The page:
Getting around at a glance, via subway:
London: Piccadilly Circus.
New York: Canal Street.
San Francisco: Civic Center.
Washington: Woodley Park-Zoo/Adams Morgan.
U Street/African-American Civil War Memorial/Cardozo.
Ronald Reagan Washington National Airport.
In Washington, Metro station names are going to unwieldy lengths. Gallery Place was first, becoming Gallery Place-Chinatown. Archives soon followed, becoming Archives-Navy Memorial. Lovely Grosvenor is now Grosvenor-Strathmore. And politics aside, Ronald Reagan Washington National Airport takes more time to announce than the Transportation Security Administration takes to go through my briefcase.
Now welcome to the Metro lexicon Penn Quarter, the newest addition to Archives-Navy Memorial.
In most cities, subway stop names are succinct and, more important, stable -- one- or two-word appellations that make for simple neighborhood and district references for visitors and locals. But here in Washington, the Metro system seems bent on changing the names of its stations as often as Hecht's changes window displays at Friendship Heights -- or has it become Friendship Heights-Chevy Chase/Western Avenue?
As a native Washingtonian, I was proud when the Metrorail system opened in the 1970s. My hometown suddenly had a world-class rapid-transit system with distinctive station names that only the nation's capital could have: Federal Triangle, Smithsonian, Judiciary Square, Capitol South and Archives.
Archives was my favorite, perhaps because I find "archives" such an elegant word. Perhaps it was my visual association with John Russell Pope's granite and limestone temple, which serves as the repository for our nation's most important documents. And perhaps I take bureaucratic pride in knowing that only in Washington would we devote a Metro stop to parchment, oak desks and file cabinets. Archives -- a simple yet substantial name that became Archives-Navy Memorial.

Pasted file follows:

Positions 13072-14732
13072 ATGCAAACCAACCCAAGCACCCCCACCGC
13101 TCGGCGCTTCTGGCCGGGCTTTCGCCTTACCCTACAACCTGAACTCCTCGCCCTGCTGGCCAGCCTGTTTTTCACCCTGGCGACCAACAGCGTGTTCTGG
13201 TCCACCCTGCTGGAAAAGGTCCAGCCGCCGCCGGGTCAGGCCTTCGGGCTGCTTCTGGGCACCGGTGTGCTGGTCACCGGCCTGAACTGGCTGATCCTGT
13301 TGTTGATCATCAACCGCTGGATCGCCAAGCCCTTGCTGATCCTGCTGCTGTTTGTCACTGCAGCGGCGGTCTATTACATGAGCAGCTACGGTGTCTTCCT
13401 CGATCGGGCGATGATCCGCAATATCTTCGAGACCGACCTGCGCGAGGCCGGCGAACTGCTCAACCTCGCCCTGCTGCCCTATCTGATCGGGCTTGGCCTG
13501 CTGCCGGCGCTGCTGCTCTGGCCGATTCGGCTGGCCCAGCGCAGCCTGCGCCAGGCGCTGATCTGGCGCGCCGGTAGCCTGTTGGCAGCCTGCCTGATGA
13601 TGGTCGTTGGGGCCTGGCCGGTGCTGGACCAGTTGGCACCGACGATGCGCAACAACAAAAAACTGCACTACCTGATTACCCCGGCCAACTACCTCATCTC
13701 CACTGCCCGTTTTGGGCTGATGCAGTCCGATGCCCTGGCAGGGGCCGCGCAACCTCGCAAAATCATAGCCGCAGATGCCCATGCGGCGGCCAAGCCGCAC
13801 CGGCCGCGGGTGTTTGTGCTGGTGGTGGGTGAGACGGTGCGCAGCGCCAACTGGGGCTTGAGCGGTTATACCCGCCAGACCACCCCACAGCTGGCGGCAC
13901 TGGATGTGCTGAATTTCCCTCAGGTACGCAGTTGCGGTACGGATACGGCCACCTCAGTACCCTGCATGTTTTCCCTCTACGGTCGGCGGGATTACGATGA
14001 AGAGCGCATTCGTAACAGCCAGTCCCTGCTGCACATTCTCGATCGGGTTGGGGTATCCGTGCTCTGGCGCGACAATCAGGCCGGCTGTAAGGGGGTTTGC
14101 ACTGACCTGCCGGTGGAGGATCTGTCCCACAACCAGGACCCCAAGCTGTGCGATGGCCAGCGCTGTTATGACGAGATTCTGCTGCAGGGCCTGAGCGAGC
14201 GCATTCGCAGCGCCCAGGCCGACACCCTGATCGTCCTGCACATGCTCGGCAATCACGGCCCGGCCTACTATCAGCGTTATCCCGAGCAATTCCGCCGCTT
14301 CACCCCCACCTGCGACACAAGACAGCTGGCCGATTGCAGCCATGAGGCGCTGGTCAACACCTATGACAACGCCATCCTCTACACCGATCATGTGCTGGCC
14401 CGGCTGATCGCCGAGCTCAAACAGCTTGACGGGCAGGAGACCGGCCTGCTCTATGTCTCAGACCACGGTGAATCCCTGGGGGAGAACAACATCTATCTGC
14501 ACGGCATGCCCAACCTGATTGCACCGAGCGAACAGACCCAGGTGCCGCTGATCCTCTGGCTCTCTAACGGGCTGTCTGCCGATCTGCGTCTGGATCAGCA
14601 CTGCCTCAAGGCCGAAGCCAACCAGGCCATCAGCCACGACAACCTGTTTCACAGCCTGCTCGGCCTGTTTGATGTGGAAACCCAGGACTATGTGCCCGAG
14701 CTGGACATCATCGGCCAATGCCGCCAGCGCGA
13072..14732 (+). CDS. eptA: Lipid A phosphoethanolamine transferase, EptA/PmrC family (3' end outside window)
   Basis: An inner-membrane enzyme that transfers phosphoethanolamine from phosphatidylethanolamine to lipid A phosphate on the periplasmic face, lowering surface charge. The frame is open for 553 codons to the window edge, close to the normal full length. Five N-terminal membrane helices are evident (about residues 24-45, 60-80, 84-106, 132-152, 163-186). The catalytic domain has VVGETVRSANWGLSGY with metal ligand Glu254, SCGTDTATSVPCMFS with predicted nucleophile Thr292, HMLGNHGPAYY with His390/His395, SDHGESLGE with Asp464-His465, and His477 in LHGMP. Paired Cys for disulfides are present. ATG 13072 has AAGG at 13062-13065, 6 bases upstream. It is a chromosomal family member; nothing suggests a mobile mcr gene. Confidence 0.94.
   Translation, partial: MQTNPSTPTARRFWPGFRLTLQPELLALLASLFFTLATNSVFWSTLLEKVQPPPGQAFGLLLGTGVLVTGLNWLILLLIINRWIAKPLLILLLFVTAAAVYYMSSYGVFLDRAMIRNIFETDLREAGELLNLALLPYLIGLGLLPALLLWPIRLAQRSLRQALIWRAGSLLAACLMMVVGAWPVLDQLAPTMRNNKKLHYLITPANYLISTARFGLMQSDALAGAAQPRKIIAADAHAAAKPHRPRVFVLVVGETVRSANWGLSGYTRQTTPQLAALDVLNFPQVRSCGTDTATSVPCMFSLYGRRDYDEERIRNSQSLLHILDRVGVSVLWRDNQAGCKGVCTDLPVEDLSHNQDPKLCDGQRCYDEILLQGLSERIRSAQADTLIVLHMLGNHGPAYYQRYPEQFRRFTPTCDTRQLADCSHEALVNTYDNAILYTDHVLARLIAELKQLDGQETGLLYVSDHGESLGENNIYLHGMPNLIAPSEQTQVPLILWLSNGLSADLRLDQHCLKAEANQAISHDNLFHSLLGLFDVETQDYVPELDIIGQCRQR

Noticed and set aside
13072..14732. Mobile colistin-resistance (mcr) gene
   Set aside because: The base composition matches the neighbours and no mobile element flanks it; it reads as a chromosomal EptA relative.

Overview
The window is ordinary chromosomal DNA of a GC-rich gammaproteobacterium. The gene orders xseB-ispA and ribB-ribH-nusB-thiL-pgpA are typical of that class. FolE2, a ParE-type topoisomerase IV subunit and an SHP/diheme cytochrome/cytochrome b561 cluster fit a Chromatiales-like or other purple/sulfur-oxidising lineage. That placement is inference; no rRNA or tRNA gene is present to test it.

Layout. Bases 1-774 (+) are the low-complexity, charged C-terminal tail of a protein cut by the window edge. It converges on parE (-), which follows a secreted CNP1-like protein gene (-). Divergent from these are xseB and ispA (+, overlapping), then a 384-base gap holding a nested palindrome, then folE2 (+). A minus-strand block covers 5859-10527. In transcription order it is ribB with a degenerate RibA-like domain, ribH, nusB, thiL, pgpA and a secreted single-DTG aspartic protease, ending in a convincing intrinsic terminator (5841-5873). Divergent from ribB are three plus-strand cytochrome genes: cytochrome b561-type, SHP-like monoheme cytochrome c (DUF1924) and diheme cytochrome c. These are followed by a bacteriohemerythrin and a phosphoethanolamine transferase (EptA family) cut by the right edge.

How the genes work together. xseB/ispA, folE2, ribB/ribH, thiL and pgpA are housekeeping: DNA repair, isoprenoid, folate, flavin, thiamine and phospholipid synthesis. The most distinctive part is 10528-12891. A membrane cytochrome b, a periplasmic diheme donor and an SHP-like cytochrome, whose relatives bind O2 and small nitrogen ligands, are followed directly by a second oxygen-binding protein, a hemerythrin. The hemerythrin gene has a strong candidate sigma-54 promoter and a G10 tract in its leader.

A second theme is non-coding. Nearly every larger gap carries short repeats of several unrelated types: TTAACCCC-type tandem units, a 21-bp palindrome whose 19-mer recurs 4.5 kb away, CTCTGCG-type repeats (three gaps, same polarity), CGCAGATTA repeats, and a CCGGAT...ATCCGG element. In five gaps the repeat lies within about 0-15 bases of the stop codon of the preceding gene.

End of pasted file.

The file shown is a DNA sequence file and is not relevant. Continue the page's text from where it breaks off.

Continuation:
Now it's become Archives-Navy Memorial/Penn Quarter. Where did Penn Quarter come from? I thought that was a location, like "Upper Georgetown," that existed only in real estate ads.
And why was it added to Archives? Why not Gallery Place-Chinatown/Penn Quarter? Gallery Place is just as close to Penn Quarter as Archives. Besides, Penn Quarter sounds like a neighborhood in Philadelphia.
As long as we are adding to the Archives station name, I was rather fond of the old Kahn's Department Store that stood on the site of the Navy Memorial in the days when Washington had a slew of grand department stores along the F and Seventh street corridor.
So why not Archives-Navy Memorial-Penn Quarter/Kahn's? Or better yet Kahn's-Apex to immortalize the notorious liquor store that once graced Pennsylvania Avenue at that location? Yes, that's it!
"Yellow line in the direction of Huntington. Next station Archives-Navy Memorial-Penn Quarter/Kahn's-Apex . . . doors closing."
-- Paul Daniel Marriott